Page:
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Heart of Darkness: (Classics Deluxe Edition) (Penguin Classics Deluxe Editions)by Joseph Conrad
Synopses & Reviews
A masterpiece of twentieth-century writing, Heart of Darkness exposes the tenuous fabric that holds "civilization" together and the brutal horror at the center of European colonialism. Conrad's crowning achievement recounts Marlow's physical and psychological journey deep into the heart of the Belgian Congo in search of the mysterious trader Kurtz.
#LINK The natives seem unhappy. Some are even violent! Why don’t they appreciate how much we’ve done for them? Ungrateful welfare leeches, I say! From #LINK
The natives seem unhappy. Some are even violent! Why don’t they appreciate how much we’ve done for them? Ungrateful welfare leeches, I say!
Penguin inaugurates a series of revised editions of Conrad's finest works, with new introductions
Conrad's great novel of guilt and redemption follows the first mate on board the Patna, a raw youth with dreams of heroism who, in an act of cowardice, abandons his ship. His unbearable guilt and its consequences are shaped by Conrad into a narrative of immeasurable richness.
Joseph Conrad's enduring portrait of the ugliness of colonialism in a deluxe edition with a gripping cover by Hellboy artist Mike Mignola
Heart of Darkness is the thrilling tale of Marlow, a seaman and wanderer recounting his physical and psychological journey in search of the infamous ivory trader Kurtz. Traveling upriver into the heart of the African continent, he gradually becomes obsessed by this enigmatic, wraith-like figure. Marlow's discovery of how Kurtz has gained his position of power over the local people involves him in a radical questioning, not only of his own nature and values, but of those that underpin Western civilization itself.
About the Author
Joseph Conrad (originally Józef Teodor Konrad Nalecz Korzeniowski) was born in the Ukraine in 1857 and grew up under Tsarist autocracy. His parents, ardent Polish patriots, died when he was a child, following their exile for anti-Russian activities, and he came under the protection of his tradition-conscious uncle, Thaddeus Bobrowski, who watched over him for the next twenty-five years. In 1874 Bobrowski conceded to his nephew's passionate desire to go to sea, and Conrad travelled to Marseilles, where he served in French merchant vessels before joining a British ship in 1878 as an apprentice. In 1886 he obtained British nationality and his Master's certificate in the British Merchant Service. Eight years later he left the sea to devote himself to writing, publishing his first novel, Almayer's Folly, in 1895. The following year he married Jessie George and eventually settled in Kent, where he produced within fifteen years such modern classics as Youth, Heart of Darkness, Lord Jim, Typhoon, Nostromo, The Secret Agent and Under Western Eyes. He continued to write until his death in 1924. Today Conrad is generally regarded as one of the greatest writers of fiction in English—his third language. He once described himself as being concerned 'with the ideal value of things, events and people'; in the Preface to The Nigger of the 'Narcissus' he defined his task as 'by the power of the written word ... before all, to make you see'.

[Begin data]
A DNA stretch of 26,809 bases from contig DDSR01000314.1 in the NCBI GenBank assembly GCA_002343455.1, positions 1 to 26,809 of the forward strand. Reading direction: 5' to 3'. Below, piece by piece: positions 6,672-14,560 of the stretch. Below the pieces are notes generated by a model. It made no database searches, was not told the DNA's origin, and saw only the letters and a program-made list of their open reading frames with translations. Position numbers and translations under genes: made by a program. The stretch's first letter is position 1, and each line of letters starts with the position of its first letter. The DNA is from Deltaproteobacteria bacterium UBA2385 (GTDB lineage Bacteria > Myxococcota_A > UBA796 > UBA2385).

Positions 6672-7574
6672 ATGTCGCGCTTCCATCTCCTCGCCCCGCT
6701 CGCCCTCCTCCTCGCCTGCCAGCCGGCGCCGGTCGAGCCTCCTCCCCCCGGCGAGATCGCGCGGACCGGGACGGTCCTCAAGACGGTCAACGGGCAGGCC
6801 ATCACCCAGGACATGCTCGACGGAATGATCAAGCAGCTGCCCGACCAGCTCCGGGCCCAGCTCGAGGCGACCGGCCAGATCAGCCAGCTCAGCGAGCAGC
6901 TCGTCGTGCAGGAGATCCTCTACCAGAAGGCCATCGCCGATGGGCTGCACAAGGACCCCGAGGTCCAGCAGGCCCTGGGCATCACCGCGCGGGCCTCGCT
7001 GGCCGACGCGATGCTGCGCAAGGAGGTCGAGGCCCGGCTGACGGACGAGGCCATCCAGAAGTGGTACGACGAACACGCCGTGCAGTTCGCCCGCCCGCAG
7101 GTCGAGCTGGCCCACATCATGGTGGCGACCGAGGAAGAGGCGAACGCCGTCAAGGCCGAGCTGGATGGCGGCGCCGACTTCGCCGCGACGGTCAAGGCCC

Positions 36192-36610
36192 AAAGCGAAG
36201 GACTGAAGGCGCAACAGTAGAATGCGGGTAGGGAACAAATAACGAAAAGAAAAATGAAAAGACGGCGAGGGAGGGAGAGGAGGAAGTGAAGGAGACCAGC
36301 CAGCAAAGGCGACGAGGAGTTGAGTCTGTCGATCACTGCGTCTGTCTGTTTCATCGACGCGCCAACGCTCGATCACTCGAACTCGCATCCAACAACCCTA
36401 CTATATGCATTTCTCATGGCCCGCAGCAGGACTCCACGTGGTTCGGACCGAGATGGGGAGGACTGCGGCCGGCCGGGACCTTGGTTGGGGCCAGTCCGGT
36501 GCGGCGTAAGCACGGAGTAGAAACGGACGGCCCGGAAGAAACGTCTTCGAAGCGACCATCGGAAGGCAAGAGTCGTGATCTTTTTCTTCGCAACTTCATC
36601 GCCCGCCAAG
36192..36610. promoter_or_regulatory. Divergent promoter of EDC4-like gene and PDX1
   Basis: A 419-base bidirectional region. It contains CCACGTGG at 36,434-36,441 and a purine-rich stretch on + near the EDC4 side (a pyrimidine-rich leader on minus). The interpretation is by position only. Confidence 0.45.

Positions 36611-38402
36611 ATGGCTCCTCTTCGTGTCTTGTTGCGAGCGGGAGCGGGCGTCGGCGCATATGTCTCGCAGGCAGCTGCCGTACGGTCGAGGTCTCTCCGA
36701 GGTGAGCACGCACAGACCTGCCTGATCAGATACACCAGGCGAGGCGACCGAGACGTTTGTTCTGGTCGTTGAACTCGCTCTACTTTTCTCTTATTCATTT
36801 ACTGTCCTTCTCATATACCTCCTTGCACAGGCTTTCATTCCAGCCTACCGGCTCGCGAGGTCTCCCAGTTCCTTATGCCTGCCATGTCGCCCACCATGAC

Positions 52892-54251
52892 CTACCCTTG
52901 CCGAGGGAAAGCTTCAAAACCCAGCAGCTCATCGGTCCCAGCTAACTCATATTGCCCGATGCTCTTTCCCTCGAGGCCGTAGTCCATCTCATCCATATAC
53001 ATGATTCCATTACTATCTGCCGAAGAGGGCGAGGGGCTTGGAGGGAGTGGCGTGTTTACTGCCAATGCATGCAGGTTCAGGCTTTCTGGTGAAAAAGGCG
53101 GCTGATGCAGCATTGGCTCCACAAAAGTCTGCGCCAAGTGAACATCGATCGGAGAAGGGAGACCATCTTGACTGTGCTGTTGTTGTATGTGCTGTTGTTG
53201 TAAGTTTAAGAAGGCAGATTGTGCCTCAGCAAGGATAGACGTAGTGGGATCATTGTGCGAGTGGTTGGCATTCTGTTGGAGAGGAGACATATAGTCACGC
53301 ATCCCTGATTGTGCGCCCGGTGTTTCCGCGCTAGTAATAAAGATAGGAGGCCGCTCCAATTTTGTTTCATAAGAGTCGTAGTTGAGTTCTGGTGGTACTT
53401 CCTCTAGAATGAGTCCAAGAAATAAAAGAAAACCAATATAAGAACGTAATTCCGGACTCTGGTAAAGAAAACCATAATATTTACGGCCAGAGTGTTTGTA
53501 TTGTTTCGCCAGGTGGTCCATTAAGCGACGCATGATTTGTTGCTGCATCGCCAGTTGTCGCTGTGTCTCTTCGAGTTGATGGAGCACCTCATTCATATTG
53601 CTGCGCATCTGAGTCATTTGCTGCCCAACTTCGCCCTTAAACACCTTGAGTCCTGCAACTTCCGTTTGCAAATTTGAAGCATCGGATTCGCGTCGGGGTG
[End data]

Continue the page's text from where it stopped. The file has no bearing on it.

Table of Contents
The Portable Conrad Acknowledgments
Introduction by Michael Gorra
Joseph Conrad: A Chronology
I. A Calm and a Storm
The Secret Sharer: An Episode from the Coast
Preface to The Nigger of the "Narcissus"
The Nigger of the "Narcissus": A Tale of the Sea
II. Three Stories
Karain: A Memory
The Warrior's Soul
III. Heart of Darkness
Heart of Darkness
IV. The Secret Agent
The Secret Agent: A Simple Tale
V. Essays, Autobiography, and Letters
Autocracy and War
Some Reflections on the Loss of the Titanic
FROM The Mirror of the Sea, "Initiation"
FROM A Personal Record
To Marguerite Poradowska, 26 September 1890
To Carol Zagorski, 10 March 1896
To R. B. Cunninghame Graham, 20 December 1897
To Edward Garnett, 29 March 1898
To John Galsworthy, 12 March 1899
To R. B. Cunninghame Graham, 14 October 1899
To William Blackwood, 31 May 1902
To Roger Casement, 21 December 1903
To William Rothenstein, 3 September 1904
To J. B. Pinker, 30 July 1907
To J. B. Pinker, 16? July 1908
To Edward Garnett, 27 May 1912
To John Quinn, January 1917
To John Quinn, 6 February 1918
To Hugh Walpole, 10 February 1922
To C. K. Scott Moncrieff, 17 December 1922
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